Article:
After her TechWomen mentorship experience, 2015 fellow Magdalene Peters built a mentoring program in her own community and continues to hold bi-monthly mentoring sessions for young girls. And although TechWomen 2018 concluded just a few months ago, fellows Davephine Tholley, Bernadette Kargbo and Sebay Momoh returned home and hit the ground running. Davephine is working with budding entrepreneurs in Sierra Leone, finding new partnership opportunities with past fellows, and Bernadette is working on organizing a partnership between her employer, the Sierra Leone Water Company, and SunPower, her TechWomen host company. Sebay, who says the TechWomen program awakened a knack for convening events and an interest in public speaking, has since organized official workshops and events for her employer and has been invited to speak at schools and organizations.
A week of inspiration and innovation
The fellows have been hard at work organizing engaging workshops, panels and programs. Through their interactive events, they hope to showcase their country’s culture, share professional experiences and encourage networking opportunities. “We are focusing on engagements with schools, startups, entrepreneurs and women in leadership positions,” says Magdalene. “It’s an honor to have the delegation here with us, and we would like everyone present to meet new people and expand their networks.” At STEM Career Day, high school girls will be matched with TechWomen mentors to learn about the diverse opportunities STEM fields have to offer. Later in the week, the Pitch Night and Startup Exhibition will provide an opportunity for the delegation to engage with the entrepreneurial ecosystem in Sierra Leone and learn about the country’s entrepreneurs and influencers.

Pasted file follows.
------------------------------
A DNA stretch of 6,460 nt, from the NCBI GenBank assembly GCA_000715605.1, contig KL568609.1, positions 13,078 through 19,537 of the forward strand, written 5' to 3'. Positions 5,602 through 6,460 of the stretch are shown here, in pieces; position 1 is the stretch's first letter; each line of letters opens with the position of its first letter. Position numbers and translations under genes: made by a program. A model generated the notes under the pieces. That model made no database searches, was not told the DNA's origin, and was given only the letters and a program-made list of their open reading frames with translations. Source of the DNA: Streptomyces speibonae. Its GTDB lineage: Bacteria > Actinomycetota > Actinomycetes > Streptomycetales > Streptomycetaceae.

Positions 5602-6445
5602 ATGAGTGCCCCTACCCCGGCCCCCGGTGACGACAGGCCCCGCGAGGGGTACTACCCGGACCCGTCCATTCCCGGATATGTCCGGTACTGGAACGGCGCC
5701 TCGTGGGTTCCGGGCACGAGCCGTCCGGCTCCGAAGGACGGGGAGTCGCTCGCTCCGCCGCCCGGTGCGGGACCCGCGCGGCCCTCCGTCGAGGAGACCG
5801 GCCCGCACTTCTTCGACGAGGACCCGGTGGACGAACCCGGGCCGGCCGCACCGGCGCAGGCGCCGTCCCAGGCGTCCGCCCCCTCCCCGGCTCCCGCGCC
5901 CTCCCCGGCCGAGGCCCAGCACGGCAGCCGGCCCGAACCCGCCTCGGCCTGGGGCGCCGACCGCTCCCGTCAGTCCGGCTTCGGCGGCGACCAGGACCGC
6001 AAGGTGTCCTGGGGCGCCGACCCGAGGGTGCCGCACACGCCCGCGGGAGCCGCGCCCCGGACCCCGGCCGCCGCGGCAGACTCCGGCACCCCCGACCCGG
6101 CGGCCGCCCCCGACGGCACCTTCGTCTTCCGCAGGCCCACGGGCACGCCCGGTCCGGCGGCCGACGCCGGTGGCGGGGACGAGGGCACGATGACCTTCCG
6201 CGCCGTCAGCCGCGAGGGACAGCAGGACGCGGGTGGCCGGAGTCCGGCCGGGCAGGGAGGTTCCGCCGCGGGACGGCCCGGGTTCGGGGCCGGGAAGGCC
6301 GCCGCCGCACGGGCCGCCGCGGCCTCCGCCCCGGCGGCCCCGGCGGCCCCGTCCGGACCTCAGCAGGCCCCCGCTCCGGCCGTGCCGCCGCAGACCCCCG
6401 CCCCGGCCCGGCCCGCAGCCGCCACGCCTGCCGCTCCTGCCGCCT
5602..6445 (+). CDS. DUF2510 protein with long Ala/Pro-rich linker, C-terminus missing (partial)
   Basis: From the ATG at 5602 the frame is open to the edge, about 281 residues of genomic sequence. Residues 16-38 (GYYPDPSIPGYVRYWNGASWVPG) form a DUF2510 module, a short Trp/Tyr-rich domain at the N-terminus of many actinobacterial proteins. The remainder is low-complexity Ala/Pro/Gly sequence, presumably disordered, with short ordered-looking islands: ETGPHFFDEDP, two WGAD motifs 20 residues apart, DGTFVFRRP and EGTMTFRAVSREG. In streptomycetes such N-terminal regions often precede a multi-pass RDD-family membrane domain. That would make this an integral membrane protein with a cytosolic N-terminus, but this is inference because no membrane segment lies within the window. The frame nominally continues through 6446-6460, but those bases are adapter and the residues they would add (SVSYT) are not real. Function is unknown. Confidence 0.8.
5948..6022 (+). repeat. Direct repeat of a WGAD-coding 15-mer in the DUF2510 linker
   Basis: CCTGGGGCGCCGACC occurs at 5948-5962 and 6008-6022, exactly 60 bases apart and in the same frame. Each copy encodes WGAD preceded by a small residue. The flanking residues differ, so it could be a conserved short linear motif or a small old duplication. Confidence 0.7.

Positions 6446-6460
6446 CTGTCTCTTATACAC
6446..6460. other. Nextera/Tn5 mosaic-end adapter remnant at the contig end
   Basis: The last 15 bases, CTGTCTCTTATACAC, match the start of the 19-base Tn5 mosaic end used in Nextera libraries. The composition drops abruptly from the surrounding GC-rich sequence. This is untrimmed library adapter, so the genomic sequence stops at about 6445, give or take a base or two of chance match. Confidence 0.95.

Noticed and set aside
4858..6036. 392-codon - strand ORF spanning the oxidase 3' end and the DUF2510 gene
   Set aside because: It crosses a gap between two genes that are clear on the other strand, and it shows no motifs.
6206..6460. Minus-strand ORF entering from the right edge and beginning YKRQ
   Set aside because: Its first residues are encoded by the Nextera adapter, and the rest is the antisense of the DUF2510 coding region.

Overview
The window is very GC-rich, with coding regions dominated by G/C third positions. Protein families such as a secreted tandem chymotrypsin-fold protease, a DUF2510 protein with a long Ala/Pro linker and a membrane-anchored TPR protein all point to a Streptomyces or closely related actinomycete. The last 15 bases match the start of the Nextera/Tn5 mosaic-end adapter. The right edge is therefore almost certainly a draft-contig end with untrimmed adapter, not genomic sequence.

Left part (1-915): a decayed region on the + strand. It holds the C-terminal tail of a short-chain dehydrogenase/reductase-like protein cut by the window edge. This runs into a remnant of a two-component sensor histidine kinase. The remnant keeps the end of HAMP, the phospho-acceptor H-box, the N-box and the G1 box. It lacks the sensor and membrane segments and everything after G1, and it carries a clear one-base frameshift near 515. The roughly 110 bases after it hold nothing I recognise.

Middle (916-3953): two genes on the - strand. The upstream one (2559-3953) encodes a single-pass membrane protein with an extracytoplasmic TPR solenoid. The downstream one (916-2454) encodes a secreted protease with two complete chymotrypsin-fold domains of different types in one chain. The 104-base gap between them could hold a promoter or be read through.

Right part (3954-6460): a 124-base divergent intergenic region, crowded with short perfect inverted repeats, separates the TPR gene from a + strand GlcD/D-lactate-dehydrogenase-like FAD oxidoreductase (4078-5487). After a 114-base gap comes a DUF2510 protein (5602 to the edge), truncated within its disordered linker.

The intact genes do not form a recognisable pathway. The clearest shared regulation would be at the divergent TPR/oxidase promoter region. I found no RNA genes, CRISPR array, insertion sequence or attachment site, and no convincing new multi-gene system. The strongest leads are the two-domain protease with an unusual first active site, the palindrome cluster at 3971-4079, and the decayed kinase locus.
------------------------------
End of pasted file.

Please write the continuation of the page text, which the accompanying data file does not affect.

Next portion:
Delegation trip mentors represent diverse industries, ranging from green tech to cybersecurity to marketing and communications. Kira Gardner, senior scientist at Sepion Technologies, joined TechWomen as an Impact Coach in 2018. Sierra Leone will be her first delegation trip: “I feel like the trip is an unprecedented opportunity to support a global network of women who are empowered with tools to address the challenges in their communities and countries. I definitely wouldn’t have gotten where I am without many advocates along the way and I want to be able to give back in that same way,” she says. Jill Finlayson, director of the Women in Technology Initiative at UC Berkeley, has mentored TechWomen Emerging Leaders from around the world for the past eight years as a Professional Mentor, Cultural Mentor and Impact Coach. Jill has traveled on three delegations with TechWomen leading sessions on entrepreneurship, marketing and innovation. “The best part is supporting and helping to showcase all the hard work and impact that the TechWomen alumnae have had since their participation in the program,” she says. “It also gives us the opportunity to learn from them about best practices in their country, and to help promote the inclusion of women in tech to influential people in government, universities, corporations and startups.”
The fellows in Sierra Leone are equally energized, anticipating an impactful week of exchange. “I can’t wait for the delegation to get the Sierra Leone experience: our culture, our people, our home,” says Davephine. Sebay is especially excited to share delegation activities with young women pursuing careers in STEM: “I believe this experience will serve as an eye-opener and a motivation to succeed against all the odds stacked up against them.”